I enjoy making baby Onesies very much. From a crafter perspective, they are very cute and are a small project that can be completed in an evening. From a business perspective, baby clothes are something that people will always spend money on. Stuff for babies and stuff for pets. Cute stuff, which is what I am good at. However, I’m not expanding my ETSY shop to include Baby items (or items intended for Kids 12 and Under) any time soon. Namely because of the CPSIA.
The Consumer Product Safety Improvement Act of 2008 (CPSIA) went into effect February 10, 2009.
This law bans all products designed for children ages 12 and under
which contain lead over specified limits. Items intended for children thus need to be tested for lead. The provisions are still under review on whether or not small shops or independent crafters, such as the ones on ETSY, should be included in such mandatory testing/tagging/paperwork. If an ETSY seller purchases materials that have already been tested, do they need to re-test?
Currently, the answer is still YES. And it is a good thing.
But it is more trouble than is worth my while at the moment. So for now, I’ll just continue to make Onesies for my friends, since it seems EVERYONE is having a baby these days (oh dear).
There is a lot of chatter on ETSY on how the CPSIA affects shops, and what consumers should be aware of. Below is some detailed answers to common questions, along with some reference sites. I hope this help others considering selling child’s products.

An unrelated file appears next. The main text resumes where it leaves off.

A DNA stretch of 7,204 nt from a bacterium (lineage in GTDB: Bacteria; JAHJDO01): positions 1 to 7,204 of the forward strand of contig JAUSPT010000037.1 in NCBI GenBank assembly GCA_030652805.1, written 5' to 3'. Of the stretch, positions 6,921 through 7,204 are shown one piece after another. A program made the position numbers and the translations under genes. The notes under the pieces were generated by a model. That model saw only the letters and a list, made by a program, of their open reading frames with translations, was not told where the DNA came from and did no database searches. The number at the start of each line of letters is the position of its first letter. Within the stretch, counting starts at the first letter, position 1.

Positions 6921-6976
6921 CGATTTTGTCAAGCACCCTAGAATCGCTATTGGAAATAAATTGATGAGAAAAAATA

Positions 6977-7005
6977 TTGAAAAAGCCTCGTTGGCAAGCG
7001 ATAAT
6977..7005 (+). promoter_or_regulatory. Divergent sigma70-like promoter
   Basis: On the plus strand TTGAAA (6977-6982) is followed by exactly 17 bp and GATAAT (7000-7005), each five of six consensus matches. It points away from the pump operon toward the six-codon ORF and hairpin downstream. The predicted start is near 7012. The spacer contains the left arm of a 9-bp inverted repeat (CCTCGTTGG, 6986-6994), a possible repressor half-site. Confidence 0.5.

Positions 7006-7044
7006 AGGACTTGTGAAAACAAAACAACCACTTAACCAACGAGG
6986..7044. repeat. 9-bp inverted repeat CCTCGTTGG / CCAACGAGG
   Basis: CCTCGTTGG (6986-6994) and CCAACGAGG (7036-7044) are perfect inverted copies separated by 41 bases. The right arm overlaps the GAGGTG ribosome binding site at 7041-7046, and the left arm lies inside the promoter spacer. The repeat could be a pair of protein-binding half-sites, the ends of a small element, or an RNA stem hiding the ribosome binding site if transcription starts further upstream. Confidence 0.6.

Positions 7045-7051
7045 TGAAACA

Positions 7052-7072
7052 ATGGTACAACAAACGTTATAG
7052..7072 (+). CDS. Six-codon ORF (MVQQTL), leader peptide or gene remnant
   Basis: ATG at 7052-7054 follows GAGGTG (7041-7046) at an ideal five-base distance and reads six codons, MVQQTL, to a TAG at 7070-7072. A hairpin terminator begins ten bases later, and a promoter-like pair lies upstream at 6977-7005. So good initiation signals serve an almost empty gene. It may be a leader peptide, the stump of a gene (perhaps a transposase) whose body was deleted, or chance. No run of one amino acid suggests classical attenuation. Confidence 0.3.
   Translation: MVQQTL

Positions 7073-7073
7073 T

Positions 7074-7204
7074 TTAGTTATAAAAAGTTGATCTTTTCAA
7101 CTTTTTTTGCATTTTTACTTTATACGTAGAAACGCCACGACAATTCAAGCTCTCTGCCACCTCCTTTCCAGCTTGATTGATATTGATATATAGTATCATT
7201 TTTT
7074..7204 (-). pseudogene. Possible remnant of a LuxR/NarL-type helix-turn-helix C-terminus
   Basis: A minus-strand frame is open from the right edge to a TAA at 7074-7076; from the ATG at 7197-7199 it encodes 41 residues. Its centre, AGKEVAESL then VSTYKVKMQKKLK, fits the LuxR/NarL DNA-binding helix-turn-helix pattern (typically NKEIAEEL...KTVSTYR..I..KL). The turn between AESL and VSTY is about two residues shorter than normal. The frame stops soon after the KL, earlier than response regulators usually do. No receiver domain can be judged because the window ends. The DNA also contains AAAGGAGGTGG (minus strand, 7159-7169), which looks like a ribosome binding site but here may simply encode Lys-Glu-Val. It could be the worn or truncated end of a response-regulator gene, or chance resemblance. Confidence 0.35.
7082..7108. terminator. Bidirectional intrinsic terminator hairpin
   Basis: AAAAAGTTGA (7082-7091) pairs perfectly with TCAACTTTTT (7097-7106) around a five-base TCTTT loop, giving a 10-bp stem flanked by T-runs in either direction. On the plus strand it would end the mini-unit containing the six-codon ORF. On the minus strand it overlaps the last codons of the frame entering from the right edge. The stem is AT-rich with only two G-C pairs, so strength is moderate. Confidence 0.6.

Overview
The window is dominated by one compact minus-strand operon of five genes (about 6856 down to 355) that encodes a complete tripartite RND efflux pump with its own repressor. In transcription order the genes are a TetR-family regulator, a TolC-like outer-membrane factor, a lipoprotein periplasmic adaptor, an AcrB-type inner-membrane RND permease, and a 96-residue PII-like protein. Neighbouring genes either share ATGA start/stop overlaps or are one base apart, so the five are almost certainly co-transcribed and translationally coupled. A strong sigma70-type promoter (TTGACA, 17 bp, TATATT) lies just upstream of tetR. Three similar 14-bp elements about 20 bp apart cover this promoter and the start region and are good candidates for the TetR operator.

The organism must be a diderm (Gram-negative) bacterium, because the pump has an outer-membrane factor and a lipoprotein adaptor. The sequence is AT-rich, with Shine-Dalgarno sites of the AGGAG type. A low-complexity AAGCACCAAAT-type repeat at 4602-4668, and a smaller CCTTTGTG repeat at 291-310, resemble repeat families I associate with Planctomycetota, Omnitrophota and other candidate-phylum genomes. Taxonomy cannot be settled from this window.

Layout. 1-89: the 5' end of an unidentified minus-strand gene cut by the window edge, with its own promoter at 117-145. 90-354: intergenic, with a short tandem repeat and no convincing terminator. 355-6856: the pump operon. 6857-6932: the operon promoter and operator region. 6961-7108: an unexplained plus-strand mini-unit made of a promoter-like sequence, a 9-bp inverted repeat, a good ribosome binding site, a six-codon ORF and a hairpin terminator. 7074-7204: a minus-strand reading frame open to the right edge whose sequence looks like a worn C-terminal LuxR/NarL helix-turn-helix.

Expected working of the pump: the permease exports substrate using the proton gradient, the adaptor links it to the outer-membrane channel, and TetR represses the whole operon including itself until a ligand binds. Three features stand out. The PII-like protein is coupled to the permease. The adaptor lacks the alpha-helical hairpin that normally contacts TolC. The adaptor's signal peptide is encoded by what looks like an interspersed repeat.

Question: I would like to make and sell baby onesies with iron on transfers of some of my designs and iron on appliques. However, I have absolutely no clue about all of the CPSIA rules, etc. Therefore, I am looking for a simple explanation about what I would have to do if I moved forward with selling my children’s products.
For the baby bodysuit (you can only use the term onesies® when selling if you have direct premission from Gerber to use their reistered trademark) you will need paperwork attesting to the fact the the non-exempt components have a lead level of below 300PPM. For the iron on transfers you will need paperwork attesting to the fact that there is less than 90PPM of lead in that embellishment since the government lumps transfers in the same testing catagory as paint . For now the testing paperwork can come direct from the supply’s manufacturer as long as it has all the information in the correct format as per the component testing criteria. If the supplier is unable or unwilling to supply the testing information or it is not in the correct format then you will need to send sample of each supply by batch and lot # to be tested by a 3rd party lab, at your own expense.